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Our Favorite Architects – Part 2


Jessica Klocek

My favorite architect is Antoni Gaudi because he was so far out of the box he created his own style, and I could never in a million years come up with the types of designs he did.  The Basilica i Temple Expiatori de la Sagrada Familia (more commonly known as the Sagrada Familia) is my favorite of his works.  It looks like a castle you would make at the beach with really wet runny sand!

Karen Sander

I decided to write about my favorite interior designer, Laura Day.  Interior design is such a crucial part of architecture and can change the entire feeling of a space.  Laura was born in farm country but transitioned to Manhattan.  She brings her love of nature and the outdoors from back home and uses it in her upscale/chic city designs.  She has a way of weaving the two together that I absolutely love and admire.  She also has an eye for how to give more than one function to a room without making it feel overcrowded (quite necessary in small city apartments). One of my favorite apartment designs is her West Village Penthouse where she introduced bold colors and patterns to spruce up the interior.  Her renovations to the interior of a farmhouse in Bridgehampton is also an impressive collage of interior spaces that are simple, tasteful, and modern yet rustic at the same time.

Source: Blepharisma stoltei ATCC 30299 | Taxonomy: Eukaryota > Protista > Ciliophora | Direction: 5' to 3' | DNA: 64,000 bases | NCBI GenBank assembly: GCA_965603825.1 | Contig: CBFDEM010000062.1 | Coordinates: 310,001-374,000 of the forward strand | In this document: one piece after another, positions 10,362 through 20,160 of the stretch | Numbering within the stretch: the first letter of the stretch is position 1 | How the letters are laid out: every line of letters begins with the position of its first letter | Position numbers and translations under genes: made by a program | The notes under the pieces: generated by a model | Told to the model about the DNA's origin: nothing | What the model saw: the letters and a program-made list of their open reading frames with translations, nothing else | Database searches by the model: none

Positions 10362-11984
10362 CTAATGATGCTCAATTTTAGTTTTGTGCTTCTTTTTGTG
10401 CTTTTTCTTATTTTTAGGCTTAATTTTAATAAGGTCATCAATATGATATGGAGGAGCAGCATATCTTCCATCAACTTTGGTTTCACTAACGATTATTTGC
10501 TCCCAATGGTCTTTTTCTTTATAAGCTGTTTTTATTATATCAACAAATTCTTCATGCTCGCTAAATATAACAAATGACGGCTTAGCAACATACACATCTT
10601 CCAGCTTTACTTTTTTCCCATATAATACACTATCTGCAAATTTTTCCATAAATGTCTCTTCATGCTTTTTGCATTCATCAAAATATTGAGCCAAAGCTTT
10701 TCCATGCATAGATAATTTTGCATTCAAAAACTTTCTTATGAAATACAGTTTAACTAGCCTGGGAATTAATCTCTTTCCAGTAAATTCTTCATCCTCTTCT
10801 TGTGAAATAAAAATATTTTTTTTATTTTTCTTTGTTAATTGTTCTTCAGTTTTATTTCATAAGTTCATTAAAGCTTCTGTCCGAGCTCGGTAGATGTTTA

Kim LaBrake

Strangely I would say my favorite architect is one Vincent Scully criticized for “having no identifiable style”.  I believe this trait is what made Eero Saarinen an icon.  When most architects of his time were pushing the Modern Style even if elements of the final projects presented issues for the specific building or its usability, Saarinen adapted his modernist vision for each client to complete a successful project.  His belief that no 2 clients are the same allowed him to avoid being stereotyped which is evident in his vast catalogue of buildings, monuments and furniture.  The TWA terminal at JFK was considered his greatest building, but I am drawn to the impact he made on “community”, specifically Columbus, Indiana where his building types were as varied as his furniture designs.  I applaud his ambition to include his clients and their needs which as an architect I believe vital in any successful project.  My favorite building would be the Miller House in Indiana, where coincidently he designed the first “conversation pit”. Eero Saarinen understood the key to success was to communicate.